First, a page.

Wednesday, June 06, 2007 11:56 PM
My view on Microsoft
I believe that they have a monopolistic way of doing things. I don't
think it makes a difference if they have open source code in their
software or not. The big thing is that they sell an operating system.
Not just that, but the fact that they do so while also selling software
that only works on their operating system. I know that they have some
that works on Mac OS's, but they could just as easily make software
that works on Linux and they don't. It doesn't have to be open source
to work on Linux. It could be all binary files and it'd still work on
Linux. They could, correct me if I'm wrong, probably even make their
own libraries(Like they do with their dlls) that nobody could
read(Since it is closed source). From my point of view, they have no
reason not to be able to make software for Linux.
Now, as for
patents on software. BS. Copyrights are fine, closed source is fine.
But when you start patenting software you prevent software innovation.
If the source is closed people can't copy your code anyway so you
shouldn't even need patents. There might just be someone who comes up
with an idea similar to yours, or that codes similar to you. There is
no way to tell unless they have your exact code in their program. And
that puts open source at a disadvantage because they can't see the
closed source code. I'm not saying that we should open source
everything. That would be stupid because then everything would be
pretty much free since anyone could program their own internet explorer
or cd burning software and wouldn't have to pay a dime, just their
time. What I'm saying is that there shouldn't be patents on software.
Actually, a good idea would be to make a system where you could send in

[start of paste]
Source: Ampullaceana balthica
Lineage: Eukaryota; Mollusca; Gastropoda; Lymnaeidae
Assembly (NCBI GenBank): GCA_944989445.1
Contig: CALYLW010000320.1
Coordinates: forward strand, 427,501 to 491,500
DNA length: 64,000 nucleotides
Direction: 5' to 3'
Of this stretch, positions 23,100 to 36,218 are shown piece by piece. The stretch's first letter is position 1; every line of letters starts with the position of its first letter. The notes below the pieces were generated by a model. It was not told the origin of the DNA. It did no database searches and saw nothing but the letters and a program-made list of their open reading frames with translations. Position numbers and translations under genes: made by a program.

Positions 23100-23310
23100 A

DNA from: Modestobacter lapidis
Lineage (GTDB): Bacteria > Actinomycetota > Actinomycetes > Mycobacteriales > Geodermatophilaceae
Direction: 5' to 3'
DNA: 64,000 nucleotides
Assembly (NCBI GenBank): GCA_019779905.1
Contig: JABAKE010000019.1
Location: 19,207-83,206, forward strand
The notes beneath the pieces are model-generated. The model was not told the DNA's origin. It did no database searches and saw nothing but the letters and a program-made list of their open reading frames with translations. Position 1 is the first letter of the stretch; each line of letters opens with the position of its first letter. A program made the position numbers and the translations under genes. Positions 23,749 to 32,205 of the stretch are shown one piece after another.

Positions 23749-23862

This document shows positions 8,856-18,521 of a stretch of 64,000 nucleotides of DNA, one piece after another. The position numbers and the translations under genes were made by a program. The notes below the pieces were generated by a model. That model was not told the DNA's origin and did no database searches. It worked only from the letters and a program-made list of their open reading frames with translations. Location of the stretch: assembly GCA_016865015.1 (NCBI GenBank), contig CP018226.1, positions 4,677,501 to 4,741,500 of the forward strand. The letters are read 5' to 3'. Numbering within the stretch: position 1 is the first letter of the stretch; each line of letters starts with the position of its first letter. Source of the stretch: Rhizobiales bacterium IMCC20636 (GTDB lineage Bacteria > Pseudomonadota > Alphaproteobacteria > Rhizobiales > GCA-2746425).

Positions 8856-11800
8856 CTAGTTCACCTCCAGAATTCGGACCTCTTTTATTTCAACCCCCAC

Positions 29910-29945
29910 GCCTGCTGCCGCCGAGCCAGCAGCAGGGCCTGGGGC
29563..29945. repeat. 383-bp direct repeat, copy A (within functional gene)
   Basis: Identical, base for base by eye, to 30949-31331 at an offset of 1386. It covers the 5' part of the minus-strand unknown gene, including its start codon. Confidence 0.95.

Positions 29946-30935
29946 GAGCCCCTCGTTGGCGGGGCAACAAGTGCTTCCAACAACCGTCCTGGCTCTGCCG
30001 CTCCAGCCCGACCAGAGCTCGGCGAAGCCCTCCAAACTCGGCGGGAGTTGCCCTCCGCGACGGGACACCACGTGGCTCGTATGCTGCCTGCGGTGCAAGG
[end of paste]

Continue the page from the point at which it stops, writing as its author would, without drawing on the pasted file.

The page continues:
your code and you'd receive a paper, and one would be documented, that
you were the first person to make that 'code' or 'program'. Then if
someone else made a program that was exactly the same as yours and
tried to sell it you could sue and maybe get some compensation or
license it to them to sell as a representative for you. But if someone
made a program for themselves and didn't try to sell it or redistribute
it they couldn't be sued because they probably didn't know your code
anyway and weren't trying to sell it.
You see, the problem
with non-physical stuff(Especially stuff that can be changed so easily
to avoid prosecution, without altering its function) is that it is hard
to define. You could say that everything has to be made in it's very
own code, but then nothing would be compatible with anything else. You
could also say that everything has to use the same structure(Or make a
standard structure, such as HTML), but then everything that has been
made so far would have to be recoded to fit the structure and it would
cost a lot of money(Or with open source software, a lot of time). I'd
go with the second choice, even if it costs a lot of money. Because it
would give courts a clear cut case against people who did copy
code(Remember, copyrights are our friends. ;)). or those who didn't.
That means less legal problems, but you'd also have to specify certain
things that couldn't be copyrighted, otherwise you wouldn't be able to
make anything even similar to another program(Due to the standard
coding structure) without being sued.
Over all. I think it is
just stupid to put any protection on software, as it prevents
innovation. Copyrights on programs that are closed source so that
people can't put them on a burnable CD are okay, but when you get down to
the code it gets just plain stupid.
I think I'm about
done... Any comments are welcome, just don't start flaming or anything,
especially don't post messages that you can't back up. ;)
Thanks for reading. ^.^